ByRoute 3.3 Co. Waterford (W) & Co. Cork

Innishannon (Co. Cork / South)

Innishannon (Inis Eonáin) (pop. 700) is scenically situated among wooded hills beside a curve on the River Bandon, at the head of the long tidal estuary into the Atlantic. It has experienced rapid growth in recent years, and has become primarily a dormitory community for commuters to Cork City.

The Innishannon bridge spanning the River Bandon was originally built c.1665. It was swept away by the tidal wave that hit the Irish coast after the 1755 Lisbon earthquake, killing thousands in the area, and permanently reducing the river’s water level. (Photo by Tomasz Bukowski)

Innishannon History

 

As this was the first point at which the river could be forded to give access to West Cork, it was long regarded as an important point of commerce, and also became a signifant port. The  trading post was ransacked by Viking raiders in 837 AD.

 

In 1240 King Henry III granted the town and ferry of Innshannon to Philip De Barry. The town was burned in 1262 by Finian MacCarthy of Ringrone.

In 1291 Pope Nicholas IV’s Taxatio Ecclesiastica valuation of parishes and prebends in the British Isles rated Innishannon at fifteen marks, while Kinsale was assessed at three (and Cork was mentioned in a contemporary document as a little town near Kinsale).

In a 1412 charter granted by King Henry VI to the De Barrys, Innishannon is described as a large walled town with a wharf and several castles.

 

The construction upriver of Bandon Bridge in 1610 caused a major decline in the importance of Innishannon, as the ford was no longer vital to local and western commerce.

 

In 1642, during the Wars of the Three Kingdoms, Inishannon and the strongholds of Dundaniel and Shippool were forcibly seized by the Bandon garrison in order to keep communication open with Kinsale and the eastern parts of the county. The soldiers were led by local settler Thomas Adderly, who was later rewarded with land stretching from Bandon to Ballinhassig.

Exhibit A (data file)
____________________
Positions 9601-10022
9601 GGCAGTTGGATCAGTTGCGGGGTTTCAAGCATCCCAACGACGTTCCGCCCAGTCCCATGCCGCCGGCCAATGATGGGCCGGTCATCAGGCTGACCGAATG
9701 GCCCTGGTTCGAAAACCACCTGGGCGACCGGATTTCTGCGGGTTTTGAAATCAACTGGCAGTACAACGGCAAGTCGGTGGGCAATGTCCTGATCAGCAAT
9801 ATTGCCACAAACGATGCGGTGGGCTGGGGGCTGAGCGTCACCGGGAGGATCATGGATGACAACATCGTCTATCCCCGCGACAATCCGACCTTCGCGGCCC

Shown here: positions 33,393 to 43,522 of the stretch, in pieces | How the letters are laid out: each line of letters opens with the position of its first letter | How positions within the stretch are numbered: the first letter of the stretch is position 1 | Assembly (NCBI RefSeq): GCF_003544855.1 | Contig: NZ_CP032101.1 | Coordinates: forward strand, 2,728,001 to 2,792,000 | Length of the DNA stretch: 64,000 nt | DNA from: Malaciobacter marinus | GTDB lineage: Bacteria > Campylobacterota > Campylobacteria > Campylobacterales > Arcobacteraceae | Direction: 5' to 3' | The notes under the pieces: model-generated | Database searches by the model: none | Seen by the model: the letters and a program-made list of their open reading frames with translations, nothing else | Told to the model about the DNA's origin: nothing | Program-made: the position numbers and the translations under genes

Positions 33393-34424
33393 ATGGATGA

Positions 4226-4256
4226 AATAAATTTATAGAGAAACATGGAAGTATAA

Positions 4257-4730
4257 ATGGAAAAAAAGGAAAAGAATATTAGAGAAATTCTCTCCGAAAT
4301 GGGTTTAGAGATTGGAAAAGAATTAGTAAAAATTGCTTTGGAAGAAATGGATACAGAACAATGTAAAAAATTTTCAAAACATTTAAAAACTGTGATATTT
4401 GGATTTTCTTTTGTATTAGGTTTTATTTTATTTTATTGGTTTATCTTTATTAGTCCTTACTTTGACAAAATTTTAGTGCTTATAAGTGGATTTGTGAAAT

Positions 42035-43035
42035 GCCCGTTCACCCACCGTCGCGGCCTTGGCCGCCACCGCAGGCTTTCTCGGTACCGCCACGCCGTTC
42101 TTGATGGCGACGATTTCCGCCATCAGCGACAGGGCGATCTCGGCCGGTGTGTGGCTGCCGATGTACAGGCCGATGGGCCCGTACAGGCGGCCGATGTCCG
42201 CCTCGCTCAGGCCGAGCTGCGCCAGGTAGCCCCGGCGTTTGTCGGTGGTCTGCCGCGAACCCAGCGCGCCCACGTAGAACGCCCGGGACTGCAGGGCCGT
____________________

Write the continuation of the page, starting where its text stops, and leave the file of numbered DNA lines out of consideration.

His descendants were hugely influential in the area. One, known to local schoolchildren today as Thomas The Industrialist (d.1791), set up a linen industry, opening a Charter School to train apprentices, and also experimented less successfully with cotton and silk, importing French Huguenot artisans to cultivate mulberry bushes on what is still known as Colony Hill.

His son Edward Hale Adderley (b.1770) became so hugely indebted that he refused to leave his private property for twelve years, other than via an underground tunnel he used to reach church on Sundays without fear of arrest. He mortgaged the estate for £40,000 to Thomas Frewen, and finally left  under cover of darkness to live in London, where he died about forty years later, aged almost 100, leaving no legitimate offspring.

 

The estate passed to Moreton Frewen (1853 – 1924), a charming and eccentric international traveller, Irish nationalist / Federal Home Rule MP for North Cork (1911 – 1914, when he resigned in favour of Tim Healy) and serial failure as a venture capitalist; his American wife Clara (née Jerome) was an aunt of Winston Churchill, who spent childhood holidays with the family. The lodge where they lived was burnt down during the Troubles (as were five neighbouring Big Houses), their Scottish gamekeeper murdered and their salmon hatchery destroyed for no apparent reason.